Market Timing vs Risk Management

The Enemy Is Us

May 2017. Reading Time: 10 Minutes. Author: Nicolas Rabener.


  • Behavioural biases cause the average human to make sub-optimal investment decisions
  • Market timing should not be attempted
  • Simple and robust risk management systems may help overcome some of our issues


Investing and driving have some similarities. When driving a car, the driver gets to the destination most of the time without serious issues. There are however, like in financial markets, infrequent car crashes, which may result in substantial personal harm and costs. In most developed markets car drivers are legally obliged to purchase insurance, which will provide protection in the case of an accident. In financial markets most participants “drive” without or limited insurance and just blindly hope that there won’t be an accident at some point, despite clear evidence of previous accidents in the rear mirror, or believe they can somehow avoid them.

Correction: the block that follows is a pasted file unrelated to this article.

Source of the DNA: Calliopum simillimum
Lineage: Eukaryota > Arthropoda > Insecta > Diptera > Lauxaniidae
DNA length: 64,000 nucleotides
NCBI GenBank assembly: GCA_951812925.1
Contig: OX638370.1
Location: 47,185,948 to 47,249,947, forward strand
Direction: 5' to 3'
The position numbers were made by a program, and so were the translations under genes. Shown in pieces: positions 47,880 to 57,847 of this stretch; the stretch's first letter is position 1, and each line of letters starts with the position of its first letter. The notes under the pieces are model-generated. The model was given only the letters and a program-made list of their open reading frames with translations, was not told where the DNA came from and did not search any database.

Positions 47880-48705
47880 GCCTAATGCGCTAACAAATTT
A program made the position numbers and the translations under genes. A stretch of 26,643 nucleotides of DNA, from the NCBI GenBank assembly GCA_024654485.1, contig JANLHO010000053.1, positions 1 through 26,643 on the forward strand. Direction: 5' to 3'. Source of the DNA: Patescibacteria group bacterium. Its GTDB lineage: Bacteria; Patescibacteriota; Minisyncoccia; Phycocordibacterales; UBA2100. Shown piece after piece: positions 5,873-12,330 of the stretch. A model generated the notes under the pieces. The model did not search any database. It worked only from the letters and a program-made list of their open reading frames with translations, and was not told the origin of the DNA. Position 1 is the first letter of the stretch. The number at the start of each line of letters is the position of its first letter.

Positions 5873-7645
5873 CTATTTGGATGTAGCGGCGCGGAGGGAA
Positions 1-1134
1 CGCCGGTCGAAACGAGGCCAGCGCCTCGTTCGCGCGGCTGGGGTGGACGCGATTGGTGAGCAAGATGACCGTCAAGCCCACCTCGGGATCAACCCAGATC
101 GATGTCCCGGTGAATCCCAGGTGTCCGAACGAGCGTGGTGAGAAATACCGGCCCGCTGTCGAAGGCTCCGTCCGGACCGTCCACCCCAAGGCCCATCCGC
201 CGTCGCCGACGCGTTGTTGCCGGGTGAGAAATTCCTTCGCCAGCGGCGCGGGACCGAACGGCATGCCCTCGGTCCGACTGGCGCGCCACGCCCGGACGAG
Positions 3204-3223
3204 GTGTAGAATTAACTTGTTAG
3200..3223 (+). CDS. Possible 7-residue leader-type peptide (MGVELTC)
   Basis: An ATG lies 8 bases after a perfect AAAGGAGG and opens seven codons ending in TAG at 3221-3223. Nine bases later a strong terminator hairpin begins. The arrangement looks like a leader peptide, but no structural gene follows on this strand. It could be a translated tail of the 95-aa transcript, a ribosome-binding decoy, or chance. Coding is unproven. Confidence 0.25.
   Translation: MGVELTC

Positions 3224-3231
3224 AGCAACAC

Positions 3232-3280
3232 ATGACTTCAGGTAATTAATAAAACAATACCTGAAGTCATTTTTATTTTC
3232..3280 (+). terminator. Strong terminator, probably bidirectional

Naturally we don’t believe that investors should be encouraged to pursue market timing as there are decades of empirical evidence that investors are not particular good at that. The constant struggle between greed and fear combined with a number of behavioural biases are working against us. Trying to time the market is the incorrect approach as we usually sell when we should not, e.g. in October 2008, and are out of the market when we should be invested, e.g. March 2009. The Dalbar studies highlight the dramatic underperformance of retail investors trying to time the market:

Investor vs Market Returns PA